Speaking kindly

During my trip to London at the end of

June, I attended a meditation session at the Buddhist Centre at Bethnal Green. We did about 45 minutes of the loving kindness meditation which was then followed by a talk. Funnily enough, only when I arrived did I realize that I had been to the centre before when I had lived in London AND it was here that I experienced the loving kindness meditation for the first time. But that’s just a side note. 😊

The talk was about affectionate speech. And one thing in particular stuck with me:

We can try to be kind in our words, not lie, be truthful and loving. We can follow the “Is it true? Is it kind? Is it necessary?” rules but what about all the things we do NOT say? How much pain can we cause by NOT saying something? How do we make others feel through the omission of words?


I am not proud to admit this (in fact, very much the contrary) but I used to be the queen of the silent treatment. And from experience I can tell you that “teaching a lesson” through ignoring the person never works or ends well…

The silent treatment is of course an active and aggressive form of omitting words of kindness. Probably even more often, it’s not an active decision we take to stay silent. We simply don’t think about it and about the effects our “not speaking” can have.


Here are a few thoughts about how we can become aware of speaking kindly in every day life:

Seeing people

When we ignore people we are letting them know that we are (pretending to) not seeing them. The opposite of that is to let people know and feel that we do see them. Very often we don’t need words for that, a simple smile and eye contact can make somebody’s day – whether at the supermarket check out or when arriving at the office. It doesn’t take much and costs nothing.


Checking in with people

How often do you ask others how they are and really mean it and want an honest answer?

Check in with the people around you, show them you are genuinely interested and happy to listen. Happy to celebrate their good news and to offer support when times are tough. Let people know that you are there for them. Not everyone will want to discuss things but it might still make a big difference to know that they could if they wanted to (eventually).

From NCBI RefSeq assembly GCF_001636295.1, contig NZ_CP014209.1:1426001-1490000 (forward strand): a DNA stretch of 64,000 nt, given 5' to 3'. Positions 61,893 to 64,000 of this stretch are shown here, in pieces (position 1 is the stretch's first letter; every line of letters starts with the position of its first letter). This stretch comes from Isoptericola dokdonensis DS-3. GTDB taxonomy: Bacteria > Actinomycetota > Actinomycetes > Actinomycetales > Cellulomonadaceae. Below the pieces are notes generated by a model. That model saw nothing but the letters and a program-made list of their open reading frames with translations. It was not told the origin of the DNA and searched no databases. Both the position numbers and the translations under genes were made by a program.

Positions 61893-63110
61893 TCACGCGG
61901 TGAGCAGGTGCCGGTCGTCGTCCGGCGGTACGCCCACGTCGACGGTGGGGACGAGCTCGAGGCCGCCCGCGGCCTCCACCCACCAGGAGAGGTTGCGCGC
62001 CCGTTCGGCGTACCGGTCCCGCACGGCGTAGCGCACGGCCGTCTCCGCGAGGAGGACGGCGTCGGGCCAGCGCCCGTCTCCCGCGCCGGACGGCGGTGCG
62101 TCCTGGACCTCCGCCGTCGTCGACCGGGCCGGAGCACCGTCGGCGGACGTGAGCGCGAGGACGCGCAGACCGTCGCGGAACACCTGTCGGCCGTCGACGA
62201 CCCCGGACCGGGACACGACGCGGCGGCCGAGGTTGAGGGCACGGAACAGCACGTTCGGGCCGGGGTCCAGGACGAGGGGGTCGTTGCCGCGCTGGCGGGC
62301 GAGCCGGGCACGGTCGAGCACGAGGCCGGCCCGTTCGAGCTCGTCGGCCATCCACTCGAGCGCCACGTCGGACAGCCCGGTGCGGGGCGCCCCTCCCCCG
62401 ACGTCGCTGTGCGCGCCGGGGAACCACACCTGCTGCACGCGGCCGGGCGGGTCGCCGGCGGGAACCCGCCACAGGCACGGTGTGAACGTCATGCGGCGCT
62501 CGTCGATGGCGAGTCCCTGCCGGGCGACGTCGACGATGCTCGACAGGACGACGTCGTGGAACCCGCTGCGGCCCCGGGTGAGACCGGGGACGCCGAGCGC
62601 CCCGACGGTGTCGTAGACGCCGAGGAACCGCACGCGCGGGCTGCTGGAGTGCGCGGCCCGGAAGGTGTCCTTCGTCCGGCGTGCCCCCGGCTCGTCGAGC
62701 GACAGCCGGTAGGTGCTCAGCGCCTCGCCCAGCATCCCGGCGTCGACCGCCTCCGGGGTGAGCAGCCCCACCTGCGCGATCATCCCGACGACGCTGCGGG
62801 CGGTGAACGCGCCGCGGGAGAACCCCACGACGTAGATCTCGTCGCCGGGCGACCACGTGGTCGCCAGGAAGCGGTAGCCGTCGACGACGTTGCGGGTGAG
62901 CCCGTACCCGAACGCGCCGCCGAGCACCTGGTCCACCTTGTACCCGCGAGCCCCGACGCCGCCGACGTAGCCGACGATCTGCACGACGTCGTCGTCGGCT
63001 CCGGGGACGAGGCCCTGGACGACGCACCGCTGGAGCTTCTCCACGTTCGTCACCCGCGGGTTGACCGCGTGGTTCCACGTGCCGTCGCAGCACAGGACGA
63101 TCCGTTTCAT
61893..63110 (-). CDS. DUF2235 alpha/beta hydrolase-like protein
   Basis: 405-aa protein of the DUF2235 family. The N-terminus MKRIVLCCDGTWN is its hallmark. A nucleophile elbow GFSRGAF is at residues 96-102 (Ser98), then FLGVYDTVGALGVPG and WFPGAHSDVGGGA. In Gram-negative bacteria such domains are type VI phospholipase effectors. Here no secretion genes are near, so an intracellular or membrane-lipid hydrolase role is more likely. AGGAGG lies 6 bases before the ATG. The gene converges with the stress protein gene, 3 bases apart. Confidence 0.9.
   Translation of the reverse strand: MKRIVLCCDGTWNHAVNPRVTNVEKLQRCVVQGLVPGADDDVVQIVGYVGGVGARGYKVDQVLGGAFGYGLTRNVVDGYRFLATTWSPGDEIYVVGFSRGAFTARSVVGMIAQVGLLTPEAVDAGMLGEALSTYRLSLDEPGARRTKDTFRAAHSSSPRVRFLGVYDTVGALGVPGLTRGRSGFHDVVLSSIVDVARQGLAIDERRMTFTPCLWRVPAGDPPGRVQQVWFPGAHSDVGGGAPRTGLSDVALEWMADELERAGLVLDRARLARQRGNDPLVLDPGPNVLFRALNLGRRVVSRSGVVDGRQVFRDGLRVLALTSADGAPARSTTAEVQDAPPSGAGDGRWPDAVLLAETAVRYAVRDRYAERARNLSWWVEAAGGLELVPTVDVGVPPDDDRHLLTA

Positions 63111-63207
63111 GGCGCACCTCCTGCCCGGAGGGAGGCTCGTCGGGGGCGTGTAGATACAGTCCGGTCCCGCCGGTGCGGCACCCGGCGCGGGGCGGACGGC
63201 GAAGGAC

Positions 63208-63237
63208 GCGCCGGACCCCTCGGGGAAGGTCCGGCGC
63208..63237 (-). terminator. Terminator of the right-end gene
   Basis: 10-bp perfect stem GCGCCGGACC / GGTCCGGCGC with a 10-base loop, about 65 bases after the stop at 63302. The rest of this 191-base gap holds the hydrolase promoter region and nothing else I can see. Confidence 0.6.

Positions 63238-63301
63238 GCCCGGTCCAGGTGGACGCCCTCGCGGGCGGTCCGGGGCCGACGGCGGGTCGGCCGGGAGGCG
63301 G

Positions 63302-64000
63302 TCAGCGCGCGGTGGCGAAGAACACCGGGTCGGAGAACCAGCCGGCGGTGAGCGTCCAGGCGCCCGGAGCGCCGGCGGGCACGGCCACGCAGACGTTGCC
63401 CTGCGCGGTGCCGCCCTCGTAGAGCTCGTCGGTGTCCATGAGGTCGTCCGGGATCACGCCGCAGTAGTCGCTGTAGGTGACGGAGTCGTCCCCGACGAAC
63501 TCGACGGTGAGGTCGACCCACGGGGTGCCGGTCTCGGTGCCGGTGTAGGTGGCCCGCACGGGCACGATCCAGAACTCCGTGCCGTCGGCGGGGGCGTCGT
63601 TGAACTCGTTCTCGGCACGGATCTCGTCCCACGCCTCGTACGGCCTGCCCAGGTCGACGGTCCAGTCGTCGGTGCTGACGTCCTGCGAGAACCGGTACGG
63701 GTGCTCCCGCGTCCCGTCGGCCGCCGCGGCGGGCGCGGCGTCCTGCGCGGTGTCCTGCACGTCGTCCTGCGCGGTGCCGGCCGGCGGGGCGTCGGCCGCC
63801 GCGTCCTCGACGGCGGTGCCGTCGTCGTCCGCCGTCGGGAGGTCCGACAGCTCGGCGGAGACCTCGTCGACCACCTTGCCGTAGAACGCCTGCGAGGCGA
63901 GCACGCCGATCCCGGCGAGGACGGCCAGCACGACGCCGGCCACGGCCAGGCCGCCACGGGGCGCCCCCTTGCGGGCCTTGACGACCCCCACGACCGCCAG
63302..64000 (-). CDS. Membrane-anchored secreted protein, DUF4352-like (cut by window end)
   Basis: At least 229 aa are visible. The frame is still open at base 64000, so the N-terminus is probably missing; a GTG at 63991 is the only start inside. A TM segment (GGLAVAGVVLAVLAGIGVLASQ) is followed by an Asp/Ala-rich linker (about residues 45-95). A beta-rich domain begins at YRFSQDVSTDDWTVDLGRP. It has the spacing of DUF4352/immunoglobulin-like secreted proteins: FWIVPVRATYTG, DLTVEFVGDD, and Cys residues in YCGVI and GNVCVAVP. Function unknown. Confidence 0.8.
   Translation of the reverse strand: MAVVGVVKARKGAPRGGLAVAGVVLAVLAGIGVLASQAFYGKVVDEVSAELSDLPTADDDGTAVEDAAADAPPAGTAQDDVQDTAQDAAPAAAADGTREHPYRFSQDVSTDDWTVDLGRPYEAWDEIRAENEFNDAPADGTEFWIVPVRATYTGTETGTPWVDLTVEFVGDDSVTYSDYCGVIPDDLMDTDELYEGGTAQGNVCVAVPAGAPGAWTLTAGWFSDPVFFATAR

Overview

Tell people how you feel

You can never say “I love you” too often. Do the people you love and care about know that you do? It doesn’t even always have to be the big feelings, either. A simple “Thank you” can also mean the world to someone. When I lived in Hull/UK, people would always thank the bus driver when leaving the bus. I had never experienced that before – but how sad is that really? When you leave a taxi, you’ll thank the driver, right? Why not thank the bus driver when you are passing her/him on exiting the bus anyway?


There are certainly many other ways of speaking kindly. I am sure that setting the intention to spread a little bit of love every day to the people we get in contact with, will bring situations to our awareness where a smile or a kind word will make all the difference. And as an added bonus, that love and kindness will tend to have a way of coming back your way, too.

Kommentar schreiben

Kommentare: 4
  • #1

    Alasdair (Freitag, 26 Juli 2019 23:56)

    It may seem like a waste of time or an interruption to thinking about something 'important' but those kind words will generate the feel-good factor that keeps you feeling optimistic all day!

  • #2

    Karen (Sonntag, 28 Juli 2019 11:09)

    I agree - and that's a lovely way to put it!

  • #3

    Danielle Watley (Freitag, 02 August 2019 03:21)

    Karen you are so right...kindness does fo a long way and a simple smile or a thank youcan last a life time. Now as for "the silent treatment"....it's like hanging someone without the rope and I guess I only feel that way because when someone really wants attention it is like torture to be ignored. In all kindness fuels me. Thanks for your insight.

  • #4

    Karen (Freitag, 02 August 2019 11:54)

    Thanks, Danielle, for reading and commenting! I really appreciate it.
    And I think that's a good metaphor for the silent treatment and I totally agree that ignoring people is the very opposite of kindness. That's what struck me about that talk: to not only think about the words we do use, but also the things that are left unsaid!